Works selected for NIGHT at Provence

The above pieces have been select­ed for the NIGHT show, going up at Provence in Hills­boro in mid-April. Please stop by and let me know what you think!

Photo Exploration: Nurse Log in Percy Warner Park, May 2015

It had been a long time since I’d clam­bered into the woods, dirt under hands and scrap­ing knees, to make that metic­u­lous­ly framed pho­to. The more found-and-street pho­tog­ra­phy I do, the less of the com­pose-recom­pose-recom­pose-again process I had done. Last week­end was just such an oppor­tu­ni­ty. Walk­ing in Per­cy Warn­er Park there was up on a hill a large tree that had fall­en across anoth­er tree and, over time, twist­ed away and set­tled on the ground. In the future it will prob­a­bly be a nurse log for oth­er growth. Unfor­tu­nate­ly it was a good was up that hill and too far for any lens to get it from the road. It was a very cloudy day mak­ing hand­held shots tricky at best, and this being under cov­er of trees I had no choice except to scram­ble up car­ry­ing my tri­pod to set­up for the shot.

Nurse Log, Percy Warner Park. May 2015

Shoot­ing with the Leica M3 at 35mm can be tricky. On the tech­ni­cal detail side, this was made with the Leica M3 with a 35mm f/2.8 lens. Expired T‑Max 400 shot at 200, f/11 at 1/2 sec­ond. With that 35mm lens there is an attach­ment to the viewfind­er to ensure prop­er fram­ing, but when the cam­era is low to the ground in an already uncom­fort­able sit­u­a­tion, it’s tough to ensure that the set­up is just the way you want it. With a lit­tle time and patience, that part came together.

Next was meter­ing and set­ting the shut­ter. Get­ting the expo­sure down is thank­ful­ly a breeze with my hand­held meter. Since it was a long expo­sure, a self-timer was going to be used. With the Leica there is a strange lit­tle half-winder on the front that you set, trip to start, and then when the winder fin­ish­es it fires the shut­ter. It takes a few tries to trust it — espe­cial­ly as the winder can run whether or not the expo­sure has already been tripped by the shut­ter button.

But when all was done, the pho­to was made and can now be shared.

Blue Hole Falls, Fiery Gizzard Trail. December 2014

Blue Hole Falls, Fiery Gizzard Trail. December 2014

From a late-Decem­ber hike along the Fiery Giz­zard trail, tak­en with Neopan Acros 100 (shot at 200). Devel­oped in Ilfos­ol 3 1+14.

A some­what stren­u­ous trail, but well worth the effort. I did­n’t bring along a tri­pod so this was bal­anced on a con­ve­nient rock. Plen­ty of those around for using as makeshift sup­ports! The water was so clear, and so cold, it was amaz­ing. Some­times I still expect all water to be the same as that in south Mis­sis­sip­pi — silty, yel­low and so thick you lose your hand three inch­es under. This was the total oppo­site and just beautiful.

There are more pho­tos to come off this last roll of the year, but I had to go on and post this one (which may be my favorite from the walk).

High Falls, Covered Bridge

High Falls and Cov­ered Bridge, Dupont State For­est NC

Photo Exploration: Pier at Night, December 2012

This time of year I’m grate­ful for any chance to do a lit­tle night shoot­ing. Recent­ly on a trip to the Mis­sis­sip­pi Gulf Coast, where it was balmy mid-50’s at night, I took a series of night time pho­tographs. Below is a selec­tion from that ses­sion. Three or so min­utes at f/9, ISO 100. 5dmk2 and 24–70mm f/2.8L lens. Around 8:30pm mid-December.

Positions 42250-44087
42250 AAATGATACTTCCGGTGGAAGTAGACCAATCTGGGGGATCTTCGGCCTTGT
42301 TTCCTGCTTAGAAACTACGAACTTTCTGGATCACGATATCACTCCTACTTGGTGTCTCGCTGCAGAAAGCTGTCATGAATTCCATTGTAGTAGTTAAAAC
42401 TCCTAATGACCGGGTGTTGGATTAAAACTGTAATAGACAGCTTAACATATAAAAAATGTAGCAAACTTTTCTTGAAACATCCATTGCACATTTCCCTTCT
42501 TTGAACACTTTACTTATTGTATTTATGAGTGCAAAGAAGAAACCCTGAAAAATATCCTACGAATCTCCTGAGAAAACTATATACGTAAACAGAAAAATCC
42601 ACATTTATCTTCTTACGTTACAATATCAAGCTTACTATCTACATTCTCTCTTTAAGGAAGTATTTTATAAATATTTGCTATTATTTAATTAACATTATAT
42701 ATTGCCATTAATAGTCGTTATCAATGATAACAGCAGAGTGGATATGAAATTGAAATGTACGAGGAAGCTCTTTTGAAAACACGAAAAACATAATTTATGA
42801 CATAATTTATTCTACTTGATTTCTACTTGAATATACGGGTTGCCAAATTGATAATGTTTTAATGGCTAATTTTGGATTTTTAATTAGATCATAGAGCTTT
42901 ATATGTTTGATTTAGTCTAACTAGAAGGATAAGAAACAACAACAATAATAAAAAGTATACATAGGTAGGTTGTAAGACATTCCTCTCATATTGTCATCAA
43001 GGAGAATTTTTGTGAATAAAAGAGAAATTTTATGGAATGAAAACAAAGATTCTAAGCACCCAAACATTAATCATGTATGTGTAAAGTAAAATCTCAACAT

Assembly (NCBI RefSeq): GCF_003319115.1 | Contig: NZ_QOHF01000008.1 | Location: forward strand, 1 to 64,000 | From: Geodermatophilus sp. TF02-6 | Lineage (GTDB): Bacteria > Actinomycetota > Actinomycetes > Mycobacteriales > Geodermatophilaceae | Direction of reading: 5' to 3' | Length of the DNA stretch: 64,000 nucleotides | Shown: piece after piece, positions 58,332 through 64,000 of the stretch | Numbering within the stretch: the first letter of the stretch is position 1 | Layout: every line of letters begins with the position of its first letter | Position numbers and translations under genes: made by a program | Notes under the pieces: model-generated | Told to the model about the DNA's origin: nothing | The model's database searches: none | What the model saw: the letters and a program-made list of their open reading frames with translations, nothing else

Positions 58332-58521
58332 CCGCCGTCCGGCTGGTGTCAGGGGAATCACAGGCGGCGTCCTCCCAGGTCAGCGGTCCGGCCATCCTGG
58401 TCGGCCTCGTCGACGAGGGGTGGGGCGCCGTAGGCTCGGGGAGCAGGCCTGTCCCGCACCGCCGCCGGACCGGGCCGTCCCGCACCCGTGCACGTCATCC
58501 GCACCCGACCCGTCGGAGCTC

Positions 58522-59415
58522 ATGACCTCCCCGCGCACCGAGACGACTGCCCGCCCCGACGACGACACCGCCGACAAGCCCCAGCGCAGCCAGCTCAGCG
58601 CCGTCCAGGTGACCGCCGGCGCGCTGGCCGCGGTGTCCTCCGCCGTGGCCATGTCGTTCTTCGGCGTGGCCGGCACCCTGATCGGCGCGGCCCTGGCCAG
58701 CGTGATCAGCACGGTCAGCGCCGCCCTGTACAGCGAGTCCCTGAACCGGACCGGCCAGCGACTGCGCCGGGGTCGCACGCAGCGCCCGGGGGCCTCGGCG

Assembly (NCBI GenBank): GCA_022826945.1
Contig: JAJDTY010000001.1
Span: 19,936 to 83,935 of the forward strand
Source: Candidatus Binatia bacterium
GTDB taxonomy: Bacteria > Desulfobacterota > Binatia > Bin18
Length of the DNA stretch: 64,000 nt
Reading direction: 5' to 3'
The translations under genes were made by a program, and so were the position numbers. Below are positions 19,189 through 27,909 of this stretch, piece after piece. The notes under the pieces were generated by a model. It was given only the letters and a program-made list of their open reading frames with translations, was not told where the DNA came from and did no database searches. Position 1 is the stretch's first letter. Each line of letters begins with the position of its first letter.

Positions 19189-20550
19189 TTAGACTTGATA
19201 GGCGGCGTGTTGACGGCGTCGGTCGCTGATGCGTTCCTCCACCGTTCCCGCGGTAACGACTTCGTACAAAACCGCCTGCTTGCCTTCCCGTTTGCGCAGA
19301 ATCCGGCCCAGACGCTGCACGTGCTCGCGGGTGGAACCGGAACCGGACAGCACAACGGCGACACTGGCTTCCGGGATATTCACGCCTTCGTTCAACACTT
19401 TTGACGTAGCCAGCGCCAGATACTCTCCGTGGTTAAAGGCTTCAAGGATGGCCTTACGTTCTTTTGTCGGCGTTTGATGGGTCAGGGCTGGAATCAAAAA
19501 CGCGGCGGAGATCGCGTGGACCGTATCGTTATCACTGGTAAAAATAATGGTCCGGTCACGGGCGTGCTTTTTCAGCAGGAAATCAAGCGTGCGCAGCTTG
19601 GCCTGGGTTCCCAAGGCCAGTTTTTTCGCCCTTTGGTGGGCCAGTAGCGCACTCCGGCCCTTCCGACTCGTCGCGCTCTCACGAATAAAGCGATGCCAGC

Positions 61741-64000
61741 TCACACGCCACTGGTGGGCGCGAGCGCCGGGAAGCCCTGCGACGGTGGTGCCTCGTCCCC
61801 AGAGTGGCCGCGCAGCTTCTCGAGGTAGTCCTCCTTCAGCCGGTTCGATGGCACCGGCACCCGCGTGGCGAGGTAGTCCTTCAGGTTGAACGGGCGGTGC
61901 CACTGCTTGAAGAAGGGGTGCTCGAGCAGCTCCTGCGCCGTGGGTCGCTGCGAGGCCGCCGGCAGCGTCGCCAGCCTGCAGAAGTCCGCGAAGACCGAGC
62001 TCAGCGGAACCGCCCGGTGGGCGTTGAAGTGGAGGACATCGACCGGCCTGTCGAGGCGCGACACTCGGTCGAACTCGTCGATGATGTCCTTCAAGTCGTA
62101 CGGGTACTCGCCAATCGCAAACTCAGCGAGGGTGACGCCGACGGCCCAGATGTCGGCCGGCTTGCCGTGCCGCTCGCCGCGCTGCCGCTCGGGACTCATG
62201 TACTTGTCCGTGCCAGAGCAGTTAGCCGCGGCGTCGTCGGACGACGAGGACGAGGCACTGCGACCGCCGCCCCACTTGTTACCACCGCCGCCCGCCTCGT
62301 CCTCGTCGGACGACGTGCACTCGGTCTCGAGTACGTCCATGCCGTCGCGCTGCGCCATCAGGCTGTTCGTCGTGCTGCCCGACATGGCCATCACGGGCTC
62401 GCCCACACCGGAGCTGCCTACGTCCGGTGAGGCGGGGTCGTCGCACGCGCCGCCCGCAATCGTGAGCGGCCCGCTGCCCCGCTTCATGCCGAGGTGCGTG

Pier at Night, December 2012

I don’t know if this par­tic­u­lar pier was dam­aged by Kat­ri­na, although I imag­ine it was. And if it had been around then, it would have been com­plete­ly under­wa­ter for a sig­nif­i­cant amount of time. Enough time that I’m sur­prised at the qual­i­ty of the pieces that remain. And what remains pulled me towards pho­tograph­ing the scene,  not dur­ing the day but rather at night.

Night pho­tog­ra­phy is a well explored top­ic (I’ve even cov­ered it before) but the results usu­al­ly seem to involve (a) urban scenes or (b) starfields. With this ses­sion I was iso­lat­ed on a beach, only a few hun­dred yards from a gas sta­tion and bare­ly a half mile from my hotel, but it might have been total soli­tude. The beach was cer­tain­ly emp­ty. Even though it felt warm for Decem­ber to me, to the rest of the Gulf Coast it was a brisk night. Plen­ty of time to set­up and con­sid­er the shots.

When shoot­ing at night in this kind of dark, with bare­ly a moon and cloud cov­er, there isn’t a great way to know how long to make an expo­sure. The longer the bet­ter, of course, but once you start climb­ing above three min­utes there will be noise gen­er­at­ed in the dark­er areas. And at that point, for me, I had just bare­ly start­ed get­ting results. So there is a real­iza­tion and accep­tance that some pho­tos just aren’t going to be great out of the box and will have short­com­ings no mat­ter what the pro­cess­ing. But once that accep­tance occurred, I was able to start visu­al­iz­ing beyond the “full his­togram.” The above image isn’t real­ly all that great with “dark­est darks” and “light­est lights” but the midrange is, I feel, quite well rep­re­sent­ed. And it won’t ever be the sharpest, even though it was shot at f/9 and well focused.

Instead of con­cen­trat­ing on the tra­di­tion­al mark­ings of a well-exe­cut­ed pho­to, with piece and the oth­ers from this night time series, I’m savour­ing the flu­id­i­ty and soft edges of the work. Where the water ends and the wood ends, where the sky is bare­ly delin­eat­ed on the hori­zon. Let­ting this imagery wash over me as an exam­ple of a pho­to that can­not be tak­en every day but only by the merg­ing of inten­tion­al prepa­ra­tion  and loosed control.

Click to view the oth­ers in this series.